Attendees of the Youth America Grand Prix (YAGP) signature event Stars of Today Meet the Stars of Tomorrow Gala were treated to the World Premiere of Dea by Nashville Ballet’s Official Second Company (NB2) Award-Winning Director, Maria Konrad, with Alonzo King LINES Ballet’s Adji Cissoko, English National Ballet’s Vsevolod Maievskyi and music by Karen LeFrak.  Konrad describes the opportunity to work with such incredible talent as one of the highlights of her career.  She has collaborated with Cissisko and LeFrak in the past with her works in 2022 and 2023 at the International Nervi Festival in Italy.

 YAGP, the world’s largest student ballet scholarship organization and the national youth dance competition of the United States, celebrated its 25th Anniversary with a gala in New York at Lincoln Center earlier this spring.  The annual event is considered an industry highlight as so many of today’s ballet stars were once YAGP competitors themselves and their achievements were honored in front of a sold-out theater.  Konrad was joined on stage by Philip Neal, a principal dancer with New York City Ballet, to present the award for which she was the recipient of in 2022, International Outstanding Choreographer, as her work has been showcased and recognized both nationally and internationally.  Additionally, she was awarded YAGP’s Outstanding Choreography in 2015 and 2017 among her many other accomplishments.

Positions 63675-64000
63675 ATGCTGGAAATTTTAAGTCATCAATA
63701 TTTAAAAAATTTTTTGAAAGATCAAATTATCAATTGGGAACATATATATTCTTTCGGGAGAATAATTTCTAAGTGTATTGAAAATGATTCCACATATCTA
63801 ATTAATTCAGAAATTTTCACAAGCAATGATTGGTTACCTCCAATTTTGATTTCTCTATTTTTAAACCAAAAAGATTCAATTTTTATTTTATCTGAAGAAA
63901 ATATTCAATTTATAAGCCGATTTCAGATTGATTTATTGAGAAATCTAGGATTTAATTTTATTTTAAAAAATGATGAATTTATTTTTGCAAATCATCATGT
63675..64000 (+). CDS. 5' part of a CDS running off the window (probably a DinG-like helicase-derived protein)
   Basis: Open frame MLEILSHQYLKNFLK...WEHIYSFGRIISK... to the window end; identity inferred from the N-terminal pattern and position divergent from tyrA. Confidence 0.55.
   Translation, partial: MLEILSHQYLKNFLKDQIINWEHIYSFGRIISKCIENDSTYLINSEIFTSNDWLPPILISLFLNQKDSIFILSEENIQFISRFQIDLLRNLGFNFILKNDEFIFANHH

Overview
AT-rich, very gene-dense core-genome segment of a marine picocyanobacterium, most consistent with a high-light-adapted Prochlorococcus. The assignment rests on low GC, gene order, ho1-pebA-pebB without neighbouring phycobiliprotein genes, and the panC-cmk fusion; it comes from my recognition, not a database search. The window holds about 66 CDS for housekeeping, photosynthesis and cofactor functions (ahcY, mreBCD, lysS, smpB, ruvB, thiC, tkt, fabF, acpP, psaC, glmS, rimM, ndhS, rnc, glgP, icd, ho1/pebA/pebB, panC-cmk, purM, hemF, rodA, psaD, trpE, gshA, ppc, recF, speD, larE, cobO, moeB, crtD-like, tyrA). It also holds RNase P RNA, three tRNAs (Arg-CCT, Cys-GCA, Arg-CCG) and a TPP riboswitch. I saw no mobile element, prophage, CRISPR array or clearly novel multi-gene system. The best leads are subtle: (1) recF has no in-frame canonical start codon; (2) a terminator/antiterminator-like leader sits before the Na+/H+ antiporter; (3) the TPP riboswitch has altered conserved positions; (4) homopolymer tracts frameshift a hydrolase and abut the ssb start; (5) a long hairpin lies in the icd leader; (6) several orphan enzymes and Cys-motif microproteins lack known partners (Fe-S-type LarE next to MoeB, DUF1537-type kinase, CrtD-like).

This fall, Konrad will debut her latest work with a new World Premiere of Dia de Los Muertos among Nashville Ballet’s 2024-25 Season blockbuster lineup (October 17-20).  This vibrant and unique performance, inspired by Frida Kahlo and Diego Rivera, is described as a visual feast that celebrates life and death, family bonds, and our shared humanity.  With dynamic pacing, the show will ignite imaginations – across all ages – through vivid costumes, soul-stirring music and sheer joy.  This stunning work bridges Mexican traditions with Nashville’s cultural landscape, promising an unforgettable journey into the heart of this beloved holiday.  

 Konrad’s work was also part of NB2’s Young Artists Showcase earlier this spring as they celebrated their promising dancers’ incredible work this season. Her background is uniquely diverse and her journey has taken her all over the world.